Niger Delta Avengers end cease-fire in oil region, says report

Niger Delta Avengers end cease-fire in oil region, says report
A man gestures as people walk near burning tyres during clashes between protesters and police at a demonstration against the 2018 Finance law, in this October 29, 2017 photo, in Niamey. (AFP)
Updated 04 November 2017

Niger Delta Avengers end cease-fire in oil region, says report

Niger Delta Avengers end cease-fire in oil region, says report

LAGOS/ABUJA: The Nigerian militant group Niger Delta Avengers said on Friday that they had ended their cease-fire in the oil-rich southeasterly region.
Attacks on oil facilities in the Niger Delta in 2016 cut Nigeria’s oil production from a peak of 2.2 million barrels per day (bpd) to near 1 million bpd, the lowest level seen in Africa’s top oil producer in at least 30 years.
Nigeria relies on crude oil sales for two-thirds of government revenue and most of its foreign exchange. Attacks in the Delta helped to push Africa’s largest economy into recession in 2016. It emerged in the second quarter of this year, mostly due to increased oil production. The militants want a larger share of Nigeria’s oil wealth to go to the impoverished southern swampland region.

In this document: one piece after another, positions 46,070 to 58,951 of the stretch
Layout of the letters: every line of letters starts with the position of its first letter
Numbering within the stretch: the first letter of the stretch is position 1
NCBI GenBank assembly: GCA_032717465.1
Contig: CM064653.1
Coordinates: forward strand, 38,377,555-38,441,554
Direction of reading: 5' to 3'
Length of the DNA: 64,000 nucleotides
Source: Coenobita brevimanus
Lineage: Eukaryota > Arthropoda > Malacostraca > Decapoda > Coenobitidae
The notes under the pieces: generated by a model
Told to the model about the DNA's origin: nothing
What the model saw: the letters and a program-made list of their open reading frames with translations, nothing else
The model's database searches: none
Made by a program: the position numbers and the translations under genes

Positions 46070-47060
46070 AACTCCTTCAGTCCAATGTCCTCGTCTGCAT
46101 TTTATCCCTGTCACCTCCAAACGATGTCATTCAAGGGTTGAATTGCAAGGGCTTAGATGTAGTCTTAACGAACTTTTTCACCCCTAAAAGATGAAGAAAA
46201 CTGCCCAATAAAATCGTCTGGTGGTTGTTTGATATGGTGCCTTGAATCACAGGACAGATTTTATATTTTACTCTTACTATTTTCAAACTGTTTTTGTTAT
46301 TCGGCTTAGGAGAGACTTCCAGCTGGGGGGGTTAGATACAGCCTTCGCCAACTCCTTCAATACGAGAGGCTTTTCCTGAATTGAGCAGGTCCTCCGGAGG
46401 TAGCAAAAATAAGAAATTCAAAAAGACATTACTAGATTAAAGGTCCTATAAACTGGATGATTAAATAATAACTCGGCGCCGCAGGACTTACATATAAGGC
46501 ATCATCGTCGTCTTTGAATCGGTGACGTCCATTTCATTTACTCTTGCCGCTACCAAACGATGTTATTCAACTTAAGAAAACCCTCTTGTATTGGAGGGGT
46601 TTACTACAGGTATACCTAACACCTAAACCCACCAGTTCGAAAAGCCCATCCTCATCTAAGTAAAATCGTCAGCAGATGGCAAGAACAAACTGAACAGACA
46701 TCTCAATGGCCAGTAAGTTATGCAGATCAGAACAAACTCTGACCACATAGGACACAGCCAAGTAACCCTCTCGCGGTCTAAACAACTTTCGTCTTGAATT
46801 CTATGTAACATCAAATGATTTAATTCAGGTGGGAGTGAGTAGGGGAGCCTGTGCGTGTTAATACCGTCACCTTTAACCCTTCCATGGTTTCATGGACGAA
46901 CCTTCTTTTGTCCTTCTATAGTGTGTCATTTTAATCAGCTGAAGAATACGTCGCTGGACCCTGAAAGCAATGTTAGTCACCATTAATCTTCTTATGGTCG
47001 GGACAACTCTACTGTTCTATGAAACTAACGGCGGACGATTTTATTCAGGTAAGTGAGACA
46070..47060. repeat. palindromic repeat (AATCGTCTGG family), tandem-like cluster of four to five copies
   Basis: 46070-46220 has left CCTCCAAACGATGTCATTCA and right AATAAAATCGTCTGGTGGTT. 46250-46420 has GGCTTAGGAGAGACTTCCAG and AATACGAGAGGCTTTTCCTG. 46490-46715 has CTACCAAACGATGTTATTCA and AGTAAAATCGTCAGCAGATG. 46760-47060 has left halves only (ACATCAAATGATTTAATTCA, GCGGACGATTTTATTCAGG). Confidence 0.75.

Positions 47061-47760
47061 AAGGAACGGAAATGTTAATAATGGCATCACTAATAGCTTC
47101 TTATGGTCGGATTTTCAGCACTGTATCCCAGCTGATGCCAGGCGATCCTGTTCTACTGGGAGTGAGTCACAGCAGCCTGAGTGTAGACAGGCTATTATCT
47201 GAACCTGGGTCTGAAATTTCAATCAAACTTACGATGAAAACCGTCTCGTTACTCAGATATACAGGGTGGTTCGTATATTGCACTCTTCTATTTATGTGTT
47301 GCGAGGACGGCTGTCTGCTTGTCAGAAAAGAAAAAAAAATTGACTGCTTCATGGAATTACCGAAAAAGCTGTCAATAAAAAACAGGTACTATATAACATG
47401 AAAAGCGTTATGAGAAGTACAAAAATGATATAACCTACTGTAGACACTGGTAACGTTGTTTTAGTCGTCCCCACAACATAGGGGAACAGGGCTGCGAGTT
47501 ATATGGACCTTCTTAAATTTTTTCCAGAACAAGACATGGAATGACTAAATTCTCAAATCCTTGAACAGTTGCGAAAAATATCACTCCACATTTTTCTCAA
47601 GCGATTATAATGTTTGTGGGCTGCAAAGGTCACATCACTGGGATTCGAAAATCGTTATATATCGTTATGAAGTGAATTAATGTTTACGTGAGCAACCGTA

Cash fraud
Nigeria’s former national security adviser on Friday denied illegally channeling money meant for the fight against Boko Haram to fund Goodluck Jonathan’s failed re-election campaign.
Sambo Dasuki told the Federal High Court in Abuja that he “did not enter into an unlawful act with respect to any transaction” with Olisa Metuh, who is on trial for corruption.
Metuh, the former spokesman for Jonathan’s Peoples Democratic Party (PDP), is accused of receiving 400 million nairas ($1.1 million) from Dasuki before the 2015 vote.
The money allegedly came from defense funds earmarked to buy weapons and equipment for the Nigerian military tackling the militants in the country’s remote northeast.
Both Dasuki, who is on trial separately accused of sending the defense cash to other prominent PDP members, and Metuh have said Jonathan was aware of the transactions. But the former head of state, whose wife and other close family members are facing claims of graft, is not thought to have been questioned.